(a)Where any money is payable by the State to a person who, under an order of a Court, is liable to pay money to another person, and that other person would, if the money so payable by the State were money payable by a subject, be entitled, under Rules of Court, to obtain an order for the attachment of the money as a debt due or accruing due, or an order for the appointment of a sequestrator or receiver to receive the money on his behalf, the Supreme Court may, subject to this Act, and in accordance with Rules of Court, make an order restraining the first mentioned person from receiving that money and directing payment to that other person, or to the sequestrator or receiver.
(b)No order shall be made under paragraph (a) in respect of—
(i)wages or salary payable to an officer of the State as such;
(ii)money which is subject to an enactment prohibiting or restricting assignment or charging or taking in execution; or
(iii)money payable by the State to a person on account of a deposit in the Mauritius Post and Co-operative Bank Limited.
(2)Subsection (1) shall, so far as it relates to forms of relief falling within the jurisdiction of a District Court, have effect in relation to District Courts as it has effect in relation to the Supreme Court.
[S. 19 amended by Act 48 of 1991.]

Part IV – Miscellaneous

20. Discovery

(1)
(a)Subject to and in accordance with Rules of Court, in civil proceedings in the Supreme Court or a District Court to which the State is a party, the State may be required by the Court to make discovery of documents and produce documents for inspection.
(b)This section shall be without prejudice to any rule of law which authorises or requires the withholding of a document or the refusal to answer a question on the ground that the disclosure of the document or the answering of the question would be injurious to the public interest.
(2)Without prejudice to subsection (1) (a), any rules made for the purposes of this section shall be such as to secure that the existence of a document will not be disclosed if, in the opinion of the President, it would be injurious to the public interest to disclose the existence of the document.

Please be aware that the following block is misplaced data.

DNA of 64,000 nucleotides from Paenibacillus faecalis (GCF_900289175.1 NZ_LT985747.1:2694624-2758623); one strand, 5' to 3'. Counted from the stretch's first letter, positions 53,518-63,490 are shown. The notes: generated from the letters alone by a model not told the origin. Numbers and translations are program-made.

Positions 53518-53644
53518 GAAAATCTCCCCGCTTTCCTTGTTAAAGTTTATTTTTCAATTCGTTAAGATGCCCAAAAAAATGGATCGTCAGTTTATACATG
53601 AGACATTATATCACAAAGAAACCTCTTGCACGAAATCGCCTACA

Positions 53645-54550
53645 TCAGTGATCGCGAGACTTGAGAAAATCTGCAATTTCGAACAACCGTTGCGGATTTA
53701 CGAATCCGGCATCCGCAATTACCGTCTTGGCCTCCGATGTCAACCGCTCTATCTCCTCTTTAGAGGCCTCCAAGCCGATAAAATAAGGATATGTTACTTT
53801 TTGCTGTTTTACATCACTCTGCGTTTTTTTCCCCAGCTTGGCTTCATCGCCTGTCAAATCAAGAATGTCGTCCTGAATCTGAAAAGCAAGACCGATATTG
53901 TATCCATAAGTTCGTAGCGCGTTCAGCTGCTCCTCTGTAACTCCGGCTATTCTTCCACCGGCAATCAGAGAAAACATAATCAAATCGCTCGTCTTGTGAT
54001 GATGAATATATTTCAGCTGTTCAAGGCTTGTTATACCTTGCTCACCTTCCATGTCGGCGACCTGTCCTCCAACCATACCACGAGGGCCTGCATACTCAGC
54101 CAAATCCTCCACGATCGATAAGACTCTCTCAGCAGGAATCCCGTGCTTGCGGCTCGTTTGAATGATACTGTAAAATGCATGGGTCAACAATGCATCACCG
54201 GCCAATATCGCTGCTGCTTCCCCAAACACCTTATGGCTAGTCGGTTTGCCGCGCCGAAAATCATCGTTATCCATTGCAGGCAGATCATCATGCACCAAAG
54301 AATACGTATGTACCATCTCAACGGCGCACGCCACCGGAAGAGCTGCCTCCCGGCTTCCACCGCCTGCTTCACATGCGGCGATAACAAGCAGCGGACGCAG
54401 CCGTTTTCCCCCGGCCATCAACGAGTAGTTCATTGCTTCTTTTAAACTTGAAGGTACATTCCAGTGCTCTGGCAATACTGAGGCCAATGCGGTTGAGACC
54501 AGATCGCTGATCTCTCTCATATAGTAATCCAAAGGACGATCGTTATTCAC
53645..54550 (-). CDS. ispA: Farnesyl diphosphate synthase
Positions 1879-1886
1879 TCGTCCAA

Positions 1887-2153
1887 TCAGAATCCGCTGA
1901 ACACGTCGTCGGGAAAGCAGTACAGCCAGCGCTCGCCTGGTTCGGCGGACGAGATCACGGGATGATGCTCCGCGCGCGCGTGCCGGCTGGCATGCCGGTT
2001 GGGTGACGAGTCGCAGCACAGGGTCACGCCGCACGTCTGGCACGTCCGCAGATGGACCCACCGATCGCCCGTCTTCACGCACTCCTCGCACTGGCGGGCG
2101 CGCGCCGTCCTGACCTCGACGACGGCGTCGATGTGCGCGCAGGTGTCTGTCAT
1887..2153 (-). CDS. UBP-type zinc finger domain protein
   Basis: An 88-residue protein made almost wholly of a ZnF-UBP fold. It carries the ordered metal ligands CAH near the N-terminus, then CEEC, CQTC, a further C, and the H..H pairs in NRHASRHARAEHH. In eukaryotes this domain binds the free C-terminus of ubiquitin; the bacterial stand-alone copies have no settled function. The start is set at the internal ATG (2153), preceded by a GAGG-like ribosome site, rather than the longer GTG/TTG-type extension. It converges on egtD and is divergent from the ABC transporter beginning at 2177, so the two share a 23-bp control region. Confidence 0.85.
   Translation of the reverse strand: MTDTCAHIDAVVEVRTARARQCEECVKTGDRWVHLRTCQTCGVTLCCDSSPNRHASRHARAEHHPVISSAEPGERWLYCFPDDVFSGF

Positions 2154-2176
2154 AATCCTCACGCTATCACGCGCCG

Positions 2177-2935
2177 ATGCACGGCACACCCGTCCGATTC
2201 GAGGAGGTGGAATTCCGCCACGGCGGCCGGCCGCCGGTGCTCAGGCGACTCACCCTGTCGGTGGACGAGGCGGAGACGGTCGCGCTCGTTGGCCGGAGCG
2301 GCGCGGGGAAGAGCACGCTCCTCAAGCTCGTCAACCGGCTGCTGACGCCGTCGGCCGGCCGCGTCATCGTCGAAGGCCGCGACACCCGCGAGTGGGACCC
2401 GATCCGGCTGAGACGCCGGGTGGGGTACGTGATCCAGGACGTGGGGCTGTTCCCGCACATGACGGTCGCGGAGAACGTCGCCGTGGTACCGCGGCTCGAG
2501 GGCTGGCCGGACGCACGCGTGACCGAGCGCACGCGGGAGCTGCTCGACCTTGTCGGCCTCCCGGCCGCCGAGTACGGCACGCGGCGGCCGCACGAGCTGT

[S. 20 amended by Act 48 of 1991.]

21. Exclusion of proceedings in rem

(1)Nothing in this Act shall authorised proceedings in rem in respect of a claim against the State, or the arrest, detention or sale of any of the State's ships or aircraft, or of any cargo or other property belonging to the State, or give to any person any lien on any such ship, aircraft, cargo or other property.
(2)
(a)Where proceedings in rem have been instituted in the Supreme Court, or in a District Court, against any such ship, aircraft, cargo or other property, the Court may, if satisfied either on an application by the plaintiff for an order under this subsection or an application by the State to set aside the proceedings, that the proceedings were so instituted by the plaintiff in the reasonable belief that the ship, aircraft, cargo or other property did not belong to the State, order that the proceedings shall be treated as if they were in personam, duly instituted against the State in accordance with this Act, or duly instituted against any other person whom the Court regards as the proper person to be sued in the circumstances, and that the proceedings shall continue accordingly.
(b)Any such order may be made on such terms, if any, as the Court thinks just, and where the Court makes any such order it may make such consequential order as it thinks expedient.
[S. 21 amended by Act 48 of 1991.]

22. Limitation of actions

Nothing in this Act shall prejudice the right of the State to rely on the law relating to the limitation of time for bringing proceedings against a public au­thority, or against a person acting in aid or assistance of any such public au­thority.[S. 22 amended by Act 48 of 1991.]

23. Application to State of certain statutes

This Act shall not prejudice the right of the State to take advantage of an enactment although it is not named in the enactment and, in civil proceedings against the State, an enactment which could, if the proceedings were between subjects, be relied on by the defendant as a defense to the proceedings may, subject to any express provision to the contrary, be so relied on by the State.[S. 23 amended by Act 48 of 1991.]

24. ***

25. Rules of Court

(1)Any power to make Rules of Court shall include the power to make rules for the purpose of giving effect to this Act, and any such rules may contain provisions to have effect in relation to any proceedings by or against the State in substitution for, or by way of addition to, any rules applying to proceedings between subjects.
(2)Rules of Court may provide—
(a)for service or notice of process, in the case of proceedings by the State against persons who are not resident in Mauritius;